Can Bike Tires Explode? (Blowouts, Explained)

Life’s a blast. And then you ride you ride your bike. If one of your tires blew out on why, here’s why it happened—and how to prevent it.


Your front or rear tire blew out while you were riding your bike. Instead of getting from A to B by bicycle, you had to walk… with the bicycle by your side.

Or maybe your tires have high mileage, are having a hard time holding air, and are showing alarming signs of wear and tear. So you’re wondering if it’s time to fit your bike with new tires before one (or both) of them explode on you when you need it the most.

Different things can lead you here, but the question is almost always the same: Can bicycle tires explode?

Bicycle tires can blow out for many reasons. Usually, it happens either because the tire is overinflated (and can’t handle the pressure) or because it’s underinflated (and the tube gets pinched between the tire and the rim). It can also happen because the tire is too old or worn out.

What’s interesting is that a tire can blow out at any time, whether you’re putting air in it, riding your bike, or after you’ve parked it.

When it happens, it happens with a bang; it’s loud and dramatic. The hole caused by the blowout is so big that the tire goes flat momentarily. In many cases, it’s also irreparable and requires replacement of the inner tube.

Why Do Bike Tires Blow Out?


I have one word for you: pressure.

A bike tire—and its inner tube—is basically a container for air, made of fabric, rubber, and about 300 additives that give it strength and durability.

Rubber consists of long chains of molecules called “polymers.” These chains are so long that they get tangled up in themselves, giving the rubber elasticity and allowing it to strech.

As elastic as rubber is, it cannot stretch indefinitely. The butyl rubber from which inner tubes are made (and which lines the inside of tubeless tires) is no exception. Just like air escapes through your lips when you puff up your cheeks to much, air will find a way to escape through the tire if you overfill the tire with it.

Tip: Before every ride, whip up your tire pressure gauge or bike pump and check the tire pressure. If you’re at school or work and you don’t have one handy, you can do this by feel.


Many are surprised by the fact that too low air pressure can cause the tire to burst, but there is a simple and logical reason for this.

If one of the tires on your bike is soft and you nevertheless go on a ride, the inner tube will deform under the combined weight of yourself and the bike. As a result, it can get pinched between the beads of the tire and the edges of the rim (and this happens a lot).

While riding, this can cause snakebite punctures—two symmetrical punctures on both sides of the tube where the tire meets the rim that, once you’ve removed the tire and taken out the inner tube, look very much like a snake bit into the rubber.

But a pinched tire can blow out long after you’ve parked your bike, especially if you’ve parked it outside in the sun on a sweltering summer day. It does so because the pinch thinned out the rubber and damaged the polymers in it.

When you ride a bicycle, the tires roll on the road… with a certain amount of friction. This friction generates heat, and the heat causes the air inside the tube to expand. This increases the tire pressure, which in turn exasperates the weakness in the rubber. Bam!

Tip: Once again, make it a habit to check your tire pressure before every ride. You don’t have to do this fanatically; a check with the tire pressure gage at home and a quick squeeze at college or work will do.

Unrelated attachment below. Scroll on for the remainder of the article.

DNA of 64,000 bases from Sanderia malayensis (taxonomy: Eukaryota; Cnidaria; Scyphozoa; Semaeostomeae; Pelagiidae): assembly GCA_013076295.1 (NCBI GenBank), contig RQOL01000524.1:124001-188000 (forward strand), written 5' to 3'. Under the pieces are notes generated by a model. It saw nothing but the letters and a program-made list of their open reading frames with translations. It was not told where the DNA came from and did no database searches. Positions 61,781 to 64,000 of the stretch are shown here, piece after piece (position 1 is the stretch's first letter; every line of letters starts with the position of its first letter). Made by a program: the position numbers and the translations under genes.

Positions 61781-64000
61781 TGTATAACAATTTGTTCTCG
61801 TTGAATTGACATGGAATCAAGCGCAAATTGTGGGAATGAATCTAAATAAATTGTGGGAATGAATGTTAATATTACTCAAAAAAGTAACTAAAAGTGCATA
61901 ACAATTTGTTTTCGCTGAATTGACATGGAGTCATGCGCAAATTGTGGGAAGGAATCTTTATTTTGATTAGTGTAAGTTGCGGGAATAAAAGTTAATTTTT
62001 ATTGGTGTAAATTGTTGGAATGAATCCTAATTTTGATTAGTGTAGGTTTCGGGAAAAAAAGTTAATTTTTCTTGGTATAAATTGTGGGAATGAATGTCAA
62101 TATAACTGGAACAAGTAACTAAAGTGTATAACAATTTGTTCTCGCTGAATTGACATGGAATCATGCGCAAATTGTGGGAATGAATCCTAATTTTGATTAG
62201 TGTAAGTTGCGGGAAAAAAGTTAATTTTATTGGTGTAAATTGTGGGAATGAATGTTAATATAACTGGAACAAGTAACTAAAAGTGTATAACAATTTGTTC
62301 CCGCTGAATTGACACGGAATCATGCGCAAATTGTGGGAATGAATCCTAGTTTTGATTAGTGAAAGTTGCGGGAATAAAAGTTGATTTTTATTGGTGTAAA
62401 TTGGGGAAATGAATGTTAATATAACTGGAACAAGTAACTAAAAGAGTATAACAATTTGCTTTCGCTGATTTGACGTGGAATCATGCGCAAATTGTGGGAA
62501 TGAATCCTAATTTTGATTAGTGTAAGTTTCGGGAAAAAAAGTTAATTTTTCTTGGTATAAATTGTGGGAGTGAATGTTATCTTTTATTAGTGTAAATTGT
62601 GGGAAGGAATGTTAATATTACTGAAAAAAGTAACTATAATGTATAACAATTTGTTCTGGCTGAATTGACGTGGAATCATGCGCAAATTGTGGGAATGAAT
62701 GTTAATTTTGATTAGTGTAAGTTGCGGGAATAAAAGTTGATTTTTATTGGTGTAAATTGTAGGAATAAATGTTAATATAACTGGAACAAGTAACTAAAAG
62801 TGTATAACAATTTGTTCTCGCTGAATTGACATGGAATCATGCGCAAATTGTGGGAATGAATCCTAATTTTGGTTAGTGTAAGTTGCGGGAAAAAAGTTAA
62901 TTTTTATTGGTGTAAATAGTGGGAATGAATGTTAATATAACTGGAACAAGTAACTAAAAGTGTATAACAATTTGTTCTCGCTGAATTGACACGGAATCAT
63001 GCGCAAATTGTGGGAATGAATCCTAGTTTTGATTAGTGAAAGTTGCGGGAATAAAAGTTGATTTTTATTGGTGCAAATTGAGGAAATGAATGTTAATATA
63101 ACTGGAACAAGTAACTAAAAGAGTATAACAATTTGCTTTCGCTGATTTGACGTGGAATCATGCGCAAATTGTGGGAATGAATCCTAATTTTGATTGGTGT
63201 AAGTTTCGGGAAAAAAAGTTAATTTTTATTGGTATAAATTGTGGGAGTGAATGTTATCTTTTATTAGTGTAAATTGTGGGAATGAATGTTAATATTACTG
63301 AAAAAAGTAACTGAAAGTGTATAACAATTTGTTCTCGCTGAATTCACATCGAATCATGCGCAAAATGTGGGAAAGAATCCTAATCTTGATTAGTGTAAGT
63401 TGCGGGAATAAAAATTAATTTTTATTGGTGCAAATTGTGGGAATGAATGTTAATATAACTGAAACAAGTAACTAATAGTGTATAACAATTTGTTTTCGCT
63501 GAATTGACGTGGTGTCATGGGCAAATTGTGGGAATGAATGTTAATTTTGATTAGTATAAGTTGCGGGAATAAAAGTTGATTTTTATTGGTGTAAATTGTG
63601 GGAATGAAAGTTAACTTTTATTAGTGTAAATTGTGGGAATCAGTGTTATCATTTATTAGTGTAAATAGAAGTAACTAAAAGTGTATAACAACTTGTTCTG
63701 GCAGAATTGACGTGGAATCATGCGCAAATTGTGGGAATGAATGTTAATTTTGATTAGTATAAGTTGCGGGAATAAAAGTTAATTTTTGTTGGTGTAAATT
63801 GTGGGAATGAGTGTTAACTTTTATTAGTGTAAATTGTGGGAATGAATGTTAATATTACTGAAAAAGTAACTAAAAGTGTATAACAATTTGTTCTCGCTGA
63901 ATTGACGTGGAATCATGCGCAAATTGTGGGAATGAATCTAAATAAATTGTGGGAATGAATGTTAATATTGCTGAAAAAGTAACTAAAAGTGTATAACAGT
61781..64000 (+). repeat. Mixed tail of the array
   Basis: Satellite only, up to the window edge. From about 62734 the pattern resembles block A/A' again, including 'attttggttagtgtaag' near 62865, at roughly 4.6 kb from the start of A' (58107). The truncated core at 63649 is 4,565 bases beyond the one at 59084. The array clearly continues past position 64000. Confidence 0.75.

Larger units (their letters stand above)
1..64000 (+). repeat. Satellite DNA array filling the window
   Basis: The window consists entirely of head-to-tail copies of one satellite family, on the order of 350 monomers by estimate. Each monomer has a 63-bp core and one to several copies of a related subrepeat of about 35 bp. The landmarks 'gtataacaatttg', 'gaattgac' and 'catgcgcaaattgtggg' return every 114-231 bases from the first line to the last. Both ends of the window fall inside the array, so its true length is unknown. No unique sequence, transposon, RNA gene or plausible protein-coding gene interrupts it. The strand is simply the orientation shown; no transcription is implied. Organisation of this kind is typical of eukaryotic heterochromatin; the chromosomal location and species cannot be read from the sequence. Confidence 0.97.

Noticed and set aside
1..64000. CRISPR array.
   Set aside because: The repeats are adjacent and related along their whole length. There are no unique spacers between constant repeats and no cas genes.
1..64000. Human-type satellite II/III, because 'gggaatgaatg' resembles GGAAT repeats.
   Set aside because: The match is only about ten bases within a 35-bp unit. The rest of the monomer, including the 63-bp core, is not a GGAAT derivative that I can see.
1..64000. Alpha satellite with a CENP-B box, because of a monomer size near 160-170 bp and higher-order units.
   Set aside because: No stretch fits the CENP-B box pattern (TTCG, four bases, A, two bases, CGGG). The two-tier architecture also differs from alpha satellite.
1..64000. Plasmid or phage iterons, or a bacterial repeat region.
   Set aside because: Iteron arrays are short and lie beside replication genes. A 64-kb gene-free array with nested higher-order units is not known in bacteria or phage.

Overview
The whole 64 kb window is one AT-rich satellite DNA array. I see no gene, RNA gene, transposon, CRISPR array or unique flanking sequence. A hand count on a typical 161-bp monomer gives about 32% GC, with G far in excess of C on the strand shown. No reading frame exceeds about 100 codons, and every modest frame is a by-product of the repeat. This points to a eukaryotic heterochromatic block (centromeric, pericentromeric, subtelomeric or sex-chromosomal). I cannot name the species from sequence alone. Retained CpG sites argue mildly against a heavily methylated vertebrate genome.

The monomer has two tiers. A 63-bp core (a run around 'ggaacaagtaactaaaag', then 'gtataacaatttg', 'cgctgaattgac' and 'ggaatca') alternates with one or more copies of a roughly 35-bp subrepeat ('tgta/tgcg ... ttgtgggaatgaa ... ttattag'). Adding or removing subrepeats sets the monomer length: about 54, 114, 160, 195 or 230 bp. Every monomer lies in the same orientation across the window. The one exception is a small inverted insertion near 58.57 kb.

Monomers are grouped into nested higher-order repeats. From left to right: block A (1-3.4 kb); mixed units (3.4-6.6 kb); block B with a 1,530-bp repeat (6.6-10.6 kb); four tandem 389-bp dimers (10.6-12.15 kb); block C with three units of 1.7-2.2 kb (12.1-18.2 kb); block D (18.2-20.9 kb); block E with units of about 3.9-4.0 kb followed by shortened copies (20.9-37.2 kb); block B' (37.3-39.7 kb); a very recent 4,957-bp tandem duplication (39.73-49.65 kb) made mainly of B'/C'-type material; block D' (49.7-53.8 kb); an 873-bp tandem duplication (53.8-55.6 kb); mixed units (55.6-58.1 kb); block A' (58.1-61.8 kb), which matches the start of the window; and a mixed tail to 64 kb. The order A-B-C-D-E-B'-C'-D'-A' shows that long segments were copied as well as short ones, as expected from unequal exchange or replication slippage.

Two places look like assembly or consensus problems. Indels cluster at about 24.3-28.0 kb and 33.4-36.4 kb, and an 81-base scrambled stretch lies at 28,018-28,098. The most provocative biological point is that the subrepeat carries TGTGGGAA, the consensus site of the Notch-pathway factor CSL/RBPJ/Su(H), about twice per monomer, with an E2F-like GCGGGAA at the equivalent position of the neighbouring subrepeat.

Old And/Or Worn Out Tire

Rubber isn’t meant to last forever. As a general rule of thumb, bicycle tires have a lifespan of 4 to 6 years from the date of manufacture. After this time, they begin to dry rot and their lose their elasticity.

Simply put, a tire that’s too old is a tire that gives way under pressure. (And no matter how much you know about tires, you know for sure that this is the last thing you want from them before, during, or after a ride!)

Another culprit is wear and tear. After a couple of thousand miles, most tires wear out. The treads thin down. The beads weaken. Cracks form on the sidewalls, showing cord and causing deformities.

All of this means that an old and worn out tire doesn’t roll as smoothly as it should. On clincher and tubular tires, this can cause blow outs in the inner tube. Tubeless tires, contrary to what some people think, can also burst.

Tip: Replace your tires and tubes preventively every few years and/or every few thousand miles. It is better to do this on your schedule than to have to adjust your schedule when you’re forced to it anyway.

Hot Weather

You thought you only had to read the weather report to know when to take your raincoat on a cloudy day, didn’t you?

As it turns out, a heat wave can do more damage to your bike’s tires than you probably think. Especially if it’s midday and you’ve parked your bike on a stand in the sun.

In high-school physics class, they taught us that air expands when it’s hot and contracts when it’s cold. Since tires are rubber containers for air, this means that the pressure in them will increase on a hot day and decrease on a cold day.

It’s even worse if you leave your bike in the sun. The tires can get so hot that you can fry eggs on them. And if they’re already overinflated or pinched, it’s not hard to see why one of them might pop like a balloon, even long after you’ve parked the bike.

Tip: Keep your tires at 10-20% under the maximum recommended pressure in the summer.

The Bottom Line

Your bike’s tire can blow out for many different reasons. When it happens—or you suspect it might happen—it’s important to make a note of these and rule each one out until you get to the bottom of it.

By Dim Nikov

City dweller. Recreational cyclist with a knack for writing. Always trying to find the right balance between life and bike.